Q: WHAT HAPPENED IN NORTH CAROLINA?
A. Under the state's eugenics program, which began in 1929, more than 7,600 people underwent sterilizations. Some procedures were forced to weed out the "feebleminded" while others were a voluntary form of birth control. Up to 1,800 people who were sterilized in North Carolina may be alive. The state has verified 146 living victims.
Unlike most states, the North Carolina program expanded after World War II, and shifted toward targeting poor black women.
: WHAT IS HAPPENING NOW?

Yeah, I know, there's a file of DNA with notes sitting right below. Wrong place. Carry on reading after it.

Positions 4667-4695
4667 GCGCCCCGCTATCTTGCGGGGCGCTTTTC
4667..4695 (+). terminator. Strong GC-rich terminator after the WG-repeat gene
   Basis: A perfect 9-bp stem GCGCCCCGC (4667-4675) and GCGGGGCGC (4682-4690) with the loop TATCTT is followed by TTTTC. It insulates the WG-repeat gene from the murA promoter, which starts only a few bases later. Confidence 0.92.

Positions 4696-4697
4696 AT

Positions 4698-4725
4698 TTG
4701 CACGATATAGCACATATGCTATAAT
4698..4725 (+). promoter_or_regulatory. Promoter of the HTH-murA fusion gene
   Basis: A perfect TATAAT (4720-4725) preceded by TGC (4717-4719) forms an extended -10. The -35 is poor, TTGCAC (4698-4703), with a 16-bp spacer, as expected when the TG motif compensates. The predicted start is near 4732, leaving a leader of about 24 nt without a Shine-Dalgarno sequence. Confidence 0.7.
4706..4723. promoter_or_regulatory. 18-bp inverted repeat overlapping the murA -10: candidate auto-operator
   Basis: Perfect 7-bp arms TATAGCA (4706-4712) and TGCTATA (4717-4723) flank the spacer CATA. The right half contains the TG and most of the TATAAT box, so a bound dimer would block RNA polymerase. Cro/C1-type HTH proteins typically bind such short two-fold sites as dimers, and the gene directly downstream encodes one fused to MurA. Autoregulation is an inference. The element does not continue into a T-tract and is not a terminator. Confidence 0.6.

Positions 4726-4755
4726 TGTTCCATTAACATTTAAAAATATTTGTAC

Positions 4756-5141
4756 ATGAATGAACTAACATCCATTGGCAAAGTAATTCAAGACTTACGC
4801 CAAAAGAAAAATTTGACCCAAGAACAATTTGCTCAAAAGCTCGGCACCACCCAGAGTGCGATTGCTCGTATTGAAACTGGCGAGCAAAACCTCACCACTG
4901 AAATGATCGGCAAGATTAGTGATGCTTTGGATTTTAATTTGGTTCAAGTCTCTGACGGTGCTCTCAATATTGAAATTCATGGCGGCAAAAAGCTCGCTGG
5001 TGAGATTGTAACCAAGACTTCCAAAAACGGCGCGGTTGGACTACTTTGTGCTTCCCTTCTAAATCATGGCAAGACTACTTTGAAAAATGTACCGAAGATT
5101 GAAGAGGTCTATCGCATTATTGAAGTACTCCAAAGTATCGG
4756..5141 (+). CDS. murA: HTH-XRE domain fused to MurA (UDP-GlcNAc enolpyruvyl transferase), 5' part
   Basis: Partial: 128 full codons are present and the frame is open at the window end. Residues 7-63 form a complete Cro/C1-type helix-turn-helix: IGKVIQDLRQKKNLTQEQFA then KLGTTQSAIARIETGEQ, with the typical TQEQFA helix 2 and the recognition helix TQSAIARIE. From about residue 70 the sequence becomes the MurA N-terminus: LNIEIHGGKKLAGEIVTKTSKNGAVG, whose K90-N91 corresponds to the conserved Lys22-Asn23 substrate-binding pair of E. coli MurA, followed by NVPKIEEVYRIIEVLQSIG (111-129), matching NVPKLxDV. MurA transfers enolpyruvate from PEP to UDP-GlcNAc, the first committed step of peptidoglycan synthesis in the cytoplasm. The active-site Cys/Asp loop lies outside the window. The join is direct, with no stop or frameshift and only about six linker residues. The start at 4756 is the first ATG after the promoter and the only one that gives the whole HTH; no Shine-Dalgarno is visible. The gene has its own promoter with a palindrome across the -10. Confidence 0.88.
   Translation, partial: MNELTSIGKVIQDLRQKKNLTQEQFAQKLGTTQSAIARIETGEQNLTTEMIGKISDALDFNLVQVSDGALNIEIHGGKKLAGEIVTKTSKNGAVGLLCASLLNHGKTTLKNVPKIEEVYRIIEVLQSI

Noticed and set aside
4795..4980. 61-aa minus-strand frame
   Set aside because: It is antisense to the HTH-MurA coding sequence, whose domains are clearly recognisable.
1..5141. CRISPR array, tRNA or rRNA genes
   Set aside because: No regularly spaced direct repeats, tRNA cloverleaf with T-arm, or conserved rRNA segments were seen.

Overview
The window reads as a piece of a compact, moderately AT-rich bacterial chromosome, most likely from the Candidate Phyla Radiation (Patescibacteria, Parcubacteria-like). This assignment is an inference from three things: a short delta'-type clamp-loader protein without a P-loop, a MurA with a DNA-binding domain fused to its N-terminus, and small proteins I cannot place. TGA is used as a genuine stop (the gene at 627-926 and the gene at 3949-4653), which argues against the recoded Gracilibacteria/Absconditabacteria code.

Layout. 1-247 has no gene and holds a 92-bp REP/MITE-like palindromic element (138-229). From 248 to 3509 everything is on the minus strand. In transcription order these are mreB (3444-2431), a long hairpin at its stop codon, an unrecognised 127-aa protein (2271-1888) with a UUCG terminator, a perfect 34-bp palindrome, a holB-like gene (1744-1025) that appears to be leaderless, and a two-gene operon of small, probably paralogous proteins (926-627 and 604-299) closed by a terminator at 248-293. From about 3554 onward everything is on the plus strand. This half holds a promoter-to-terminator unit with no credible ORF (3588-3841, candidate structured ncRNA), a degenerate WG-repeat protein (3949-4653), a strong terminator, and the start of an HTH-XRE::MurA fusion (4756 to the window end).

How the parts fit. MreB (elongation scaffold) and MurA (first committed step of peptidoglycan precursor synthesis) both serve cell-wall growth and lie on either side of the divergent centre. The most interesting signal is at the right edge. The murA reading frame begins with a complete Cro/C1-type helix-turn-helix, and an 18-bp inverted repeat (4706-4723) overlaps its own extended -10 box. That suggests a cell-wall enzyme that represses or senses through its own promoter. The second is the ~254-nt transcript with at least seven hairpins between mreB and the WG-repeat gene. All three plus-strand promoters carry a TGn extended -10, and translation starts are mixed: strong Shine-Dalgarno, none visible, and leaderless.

A. Some state legislators, including the House speaker, supported paying surviving victims $50,000 each, but lawmakers did not include any funding in the state budget.
North Carolina is the first state to seriously propose compensating victims. About 65,000 Americans in more than 30 states were sterilized between 1907 and the mid-1970s.
Details of the North Carolina program became widely known after historian Johanna Schoen obtained once-confidential documents and provided them to the Winston-Salem Journal, which published a series of articles in 2002 profiling victims. Then-Gov. Mike Easley apologized, but the compensation proposal didn't gain widespread support until 2011.